a method of accumulating and assigning costs to units of production in companies producing large quantities of homogeneous products;
it accumulates costs by cost component in each production department and assigns costs to units using equivalent units of production


Process flow production

A production configuration in which products are continually
manufactured with minimal pauses or queuing.


process map

a flowchart or diagram indicating every step
that goes into making a product or providing a service


process productivity

the total units produced during a period
using value-added processing time


process quality yield

the proportion of good units that resulted from the activities expended


processing time

the actual time consumed performing the
functions necessary to manufacture a product


product- (or process-) level cost

a cost that is caused by the development, production, or acquisition of specific products or services


Purchased In-Process Research and Development

Unfinished research and development that is acquired from another firm.


Reprocessed material

Material that has been reworked and returned to stock.


Results Benchmarking Image 3

statistical process control (SPC)

the use of control techniques that are based on the theory that a process has natural variations in it over time, but uncommon variations
are typically the points at which the process produces "errors", which can be defective goods or poor service



strict FIFO method (of process costing)

the method of cost assignment that uses FIFO to compute a cost per equivalent unit and, in transferring units from a department, keeps the
cost of the beginning units separate from the cost of the
units started and completed during the current period


weighted average method (of process costing)

the method of cost assignment that computes an average cost per
equivalent unit of production for all units completed during
the current period; it combines beginning inventory units
and costs with current production and costs, respectively,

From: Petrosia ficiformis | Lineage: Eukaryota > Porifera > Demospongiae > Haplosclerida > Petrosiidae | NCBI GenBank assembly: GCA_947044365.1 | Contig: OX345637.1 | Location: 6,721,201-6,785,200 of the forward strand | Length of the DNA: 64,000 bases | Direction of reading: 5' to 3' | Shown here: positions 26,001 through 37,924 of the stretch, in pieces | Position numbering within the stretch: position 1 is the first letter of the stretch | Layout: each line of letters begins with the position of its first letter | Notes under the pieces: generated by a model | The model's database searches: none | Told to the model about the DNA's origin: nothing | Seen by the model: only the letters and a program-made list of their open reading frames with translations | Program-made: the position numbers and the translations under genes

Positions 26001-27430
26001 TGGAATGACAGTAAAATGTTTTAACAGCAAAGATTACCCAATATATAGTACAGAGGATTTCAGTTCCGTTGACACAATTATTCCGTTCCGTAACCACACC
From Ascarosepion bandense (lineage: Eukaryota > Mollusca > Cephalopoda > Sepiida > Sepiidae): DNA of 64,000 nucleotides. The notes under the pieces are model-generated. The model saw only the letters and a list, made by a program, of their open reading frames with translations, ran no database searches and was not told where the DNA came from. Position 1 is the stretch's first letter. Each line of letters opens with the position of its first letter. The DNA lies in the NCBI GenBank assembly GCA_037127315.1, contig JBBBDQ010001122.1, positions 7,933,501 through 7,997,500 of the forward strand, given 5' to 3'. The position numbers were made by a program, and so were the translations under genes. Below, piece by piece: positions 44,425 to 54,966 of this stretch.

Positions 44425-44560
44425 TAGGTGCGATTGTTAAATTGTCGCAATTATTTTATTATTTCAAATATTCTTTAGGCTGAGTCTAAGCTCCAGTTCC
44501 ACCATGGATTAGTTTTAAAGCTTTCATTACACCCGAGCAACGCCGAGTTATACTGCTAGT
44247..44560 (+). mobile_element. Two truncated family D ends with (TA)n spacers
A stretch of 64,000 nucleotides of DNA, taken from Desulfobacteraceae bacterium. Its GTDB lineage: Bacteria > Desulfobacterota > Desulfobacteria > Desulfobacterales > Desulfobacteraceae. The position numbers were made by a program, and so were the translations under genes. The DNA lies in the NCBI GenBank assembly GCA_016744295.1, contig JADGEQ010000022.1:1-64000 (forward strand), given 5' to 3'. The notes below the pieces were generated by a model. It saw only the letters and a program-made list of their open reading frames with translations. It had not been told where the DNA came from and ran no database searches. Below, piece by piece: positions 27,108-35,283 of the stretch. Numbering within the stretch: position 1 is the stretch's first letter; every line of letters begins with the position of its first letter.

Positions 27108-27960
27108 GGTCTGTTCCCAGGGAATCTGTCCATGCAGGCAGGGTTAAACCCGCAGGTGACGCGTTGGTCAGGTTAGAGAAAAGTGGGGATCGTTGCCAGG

to compute the average


Work-in-process

Any items being converted into finished goods or released from
the warehouse in anticipation of beginning the conversion process.


Work-in-process inventory

Inventory that has been partially converted through the
production process, but for which additional work must be completed before it can
be recorded as finished goods inventory.


ABM

see activity-based management
abnormal loss a decline in units in excess of normal expectations
during a production process


accepted quality level (AQL)

the maximum limit for the number of defects or errors in a process


Accountability

The process of satisfying stakeholders in the organization that managers have acted in the best interests of the stakeholders, a result of the stewardship function of managers, which takes place through accounting.


Accounting

A collection of systems and processes used to record, report and interpret business transactions.


accretion

an increase in units or volume caused by the addition
of material or by factors inherent in the production process


activity analysis

the process of detailing the various repetitive actions that are performed in making a product or
providing a service, classifying them as value-added and
non-value-added, and devising ways of minimizing or eliminating
non-value-added activities


activity-based costing (ABC)

a process using multiple cost drivers to predict and allocate costs to products and services;
an accounting system collecting financial and operational
data on the basis of the underlying nature and extent
of business activities; an accounting information and
costing system that identifies the various activities performed